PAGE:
China's failure to provide adequate education for the marginalized children of migrant workers in urban centers is widely recognized as a major civil rights problem. These children have been largely excluded from their legal entitlement to "compulsory education" as a result of China's outdated household registration (hukou) system. So migrant families have had to turn to cheap private schools known as minban xuexiao, meaning "schools run by the people."
But what's little noticed is that that this terrible inequity also has a silver lining: the situation has provided a remarkable opportunity for the emergence of civil society in China. So efforts to bring reform to the education of migrant children are creating an unrecognized paradox.
Migrant schools have many obvious problems: they are underfunded, offer lower quality education than state-run municipal public schools, and, as evaluations by the Beijing-based Children's Legal Aid and Research Center have shown, often fail to meet basic safety standards. But they have flourished in cities like Beijing, where an estimated 300 such schools exist.
A report by Professor Han Jialing of the Chinese Academy of Social Sciences described the emergence of these schools as revealing that "the educational system has no way to keep up with the transformation of China's social structure and the accompanying consequences." Importantly, these schools exist outside of the government's purview: fewer than 60 of the schools in Beijing even have official registration.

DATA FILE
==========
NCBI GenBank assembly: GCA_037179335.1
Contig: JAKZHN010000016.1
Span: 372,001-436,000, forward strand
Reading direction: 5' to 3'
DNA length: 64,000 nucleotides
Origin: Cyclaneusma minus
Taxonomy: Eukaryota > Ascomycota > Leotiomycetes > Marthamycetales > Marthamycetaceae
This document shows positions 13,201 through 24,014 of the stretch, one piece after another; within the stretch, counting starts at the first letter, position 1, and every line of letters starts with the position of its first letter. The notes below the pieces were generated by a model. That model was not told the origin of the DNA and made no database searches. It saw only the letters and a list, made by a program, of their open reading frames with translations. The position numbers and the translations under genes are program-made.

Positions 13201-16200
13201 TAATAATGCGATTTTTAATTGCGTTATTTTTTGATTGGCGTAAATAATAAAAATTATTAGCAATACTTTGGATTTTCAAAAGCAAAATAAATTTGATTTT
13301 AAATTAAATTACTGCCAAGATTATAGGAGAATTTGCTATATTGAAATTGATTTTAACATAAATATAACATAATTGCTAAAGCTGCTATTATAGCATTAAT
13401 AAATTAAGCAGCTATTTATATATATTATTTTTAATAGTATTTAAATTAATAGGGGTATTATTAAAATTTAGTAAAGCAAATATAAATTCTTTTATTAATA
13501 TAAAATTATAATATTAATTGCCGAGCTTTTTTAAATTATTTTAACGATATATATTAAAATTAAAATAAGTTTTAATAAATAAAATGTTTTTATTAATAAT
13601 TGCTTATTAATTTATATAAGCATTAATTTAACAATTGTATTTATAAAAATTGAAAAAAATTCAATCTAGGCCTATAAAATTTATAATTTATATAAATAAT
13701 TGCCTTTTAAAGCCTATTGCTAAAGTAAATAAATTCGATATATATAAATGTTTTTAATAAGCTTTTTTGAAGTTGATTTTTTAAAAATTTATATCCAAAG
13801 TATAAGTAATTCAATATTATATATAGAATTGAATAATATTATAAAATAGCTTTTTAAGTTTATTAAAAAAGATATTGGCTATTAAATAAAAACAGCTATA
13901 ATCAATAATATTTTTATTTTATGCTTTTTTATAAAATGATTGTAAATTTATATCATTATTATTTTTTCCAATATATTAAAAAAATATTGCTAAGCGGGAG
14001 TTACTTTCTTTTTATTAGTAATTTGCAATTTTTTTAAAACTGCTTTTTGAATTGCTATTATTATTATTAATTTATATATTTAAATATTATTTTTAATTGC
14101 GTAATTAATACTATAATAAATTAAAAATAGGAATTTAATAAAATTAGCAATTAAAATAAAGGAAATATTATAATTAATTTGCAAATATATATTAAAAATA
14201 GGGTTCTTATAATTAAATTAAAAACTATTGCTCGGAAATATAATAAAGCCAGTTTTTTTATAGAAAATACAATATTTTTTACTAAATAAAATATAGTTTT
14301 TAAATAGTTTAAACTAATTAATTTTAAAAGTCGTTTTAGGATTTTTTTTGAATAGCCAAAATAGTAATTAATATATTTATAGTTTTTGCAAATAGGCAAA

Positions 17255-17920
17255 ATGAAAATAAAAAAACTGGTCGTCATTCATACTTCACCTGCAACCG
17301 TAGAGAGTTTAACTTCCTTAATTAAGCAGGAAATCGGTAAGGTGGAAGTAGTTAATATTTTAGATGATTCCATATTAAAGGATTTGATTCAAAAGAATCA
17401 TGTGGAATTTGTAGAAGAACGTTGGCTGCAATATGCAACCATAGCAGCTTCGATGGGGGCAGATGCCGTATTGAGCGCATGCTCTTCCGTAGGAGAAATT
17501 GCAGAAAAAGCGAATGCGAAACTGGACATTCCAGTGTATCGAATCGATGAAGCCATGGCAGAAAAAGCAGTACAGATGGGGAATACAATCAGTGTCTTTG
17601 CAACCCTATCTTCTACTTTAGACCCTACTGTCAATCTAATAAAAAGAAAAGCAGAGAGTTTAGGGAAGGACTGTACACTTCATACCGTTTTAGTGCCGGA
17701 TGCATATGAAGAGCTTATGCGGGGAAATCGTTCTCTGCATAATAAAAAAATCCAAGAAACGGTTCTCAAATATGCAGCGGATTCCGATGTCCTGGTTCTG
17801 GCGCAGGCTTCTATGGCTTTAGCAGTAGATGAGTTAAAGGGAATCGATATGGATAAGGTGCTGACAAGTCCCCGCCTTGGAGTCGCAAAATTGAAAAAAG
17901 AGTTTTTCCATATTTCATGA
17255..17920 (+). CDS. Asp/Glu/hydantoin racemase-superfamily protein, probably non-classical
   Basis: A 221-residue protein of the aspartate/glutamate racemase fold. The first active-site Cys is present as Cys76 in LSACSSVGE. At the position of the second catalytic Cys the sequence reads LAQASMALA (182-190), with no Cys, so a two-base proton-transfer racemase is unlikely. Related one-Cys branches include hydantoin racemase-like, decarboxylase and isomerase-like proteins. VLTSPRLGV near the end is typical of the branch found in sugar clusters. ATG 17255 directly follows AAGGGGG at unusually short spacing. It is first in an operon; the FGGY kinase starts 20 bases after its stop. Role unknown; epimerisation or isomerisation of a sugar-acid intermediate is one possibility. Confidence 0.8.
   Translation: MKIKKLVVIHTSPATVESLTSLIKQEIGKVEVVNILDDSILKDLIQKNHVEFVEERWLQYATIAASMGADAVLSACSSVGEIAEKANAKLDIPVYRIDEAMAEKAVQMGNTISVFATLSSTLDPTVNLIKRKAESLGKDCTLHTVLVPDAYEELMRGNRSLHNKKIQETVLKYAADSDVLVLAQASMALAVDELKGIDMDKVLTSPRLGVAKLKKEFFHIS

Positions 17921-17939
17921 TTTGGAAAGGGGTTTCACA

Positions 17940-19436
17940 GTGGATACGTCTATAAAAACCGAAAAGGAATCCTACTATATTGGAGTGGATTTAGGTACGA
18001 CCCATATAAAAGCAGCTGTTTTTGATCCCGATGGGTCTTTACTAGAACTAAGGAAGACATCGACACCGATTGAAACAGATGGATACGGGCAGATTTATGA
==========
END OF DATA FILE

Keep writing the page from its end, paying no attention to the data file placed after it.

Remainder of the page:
As a result, some scholars have argued that these schools are a symbol of limitations on government control, over both education and private interests in the country more generally. Migrant schools have become a growing emblem of China's emerging civil society -- and civil society is, as Robert D. Putnam and others have asserted, a critical component in liberalization and democratization.
But 2010 has witnessed the development of an ironic rights paradox. The educational inequality and injustice that migrant children face have prompted leading activists and liberal reformers to target this issue -- and they have had surprising success. Beijing recently announced a new policy that will facilitate the enrollment of migrant children in municipal schools, which Xu Zhiyong, perhaps the most prominent activist working on this issue, has predicted will mean the demise of the migrant schools. Taking this success on its own would seem to suggest a major step forward in the Chinese government's willingness to respond to the needs of its people by honoring their rights. But it may in fact signal an aggressive push against a uniquely robust component of China's nascent civil society.
With the new policy, the government succeeds in satisfying angry migrant families and placating activists with a seeming victory. But in the larger quest to promote civil rights in China, the new reform's ulterior consequence -- subsuming an active element of Chinese civil society -- cannot be ignored.
As the migrant schools disappear, taking along with them the central organizing mechanism for migrant worker communities, this potential source of systemic reform in China will also weaken. Migrant children will, at last, have better educational opportunities if the reforms are implemented well -- a separate matter, of course -- which would no doubt be an important achievement. But this short-term educational assimilation may challenge the long-term emergence of a vibrant, dynamic civil society in China.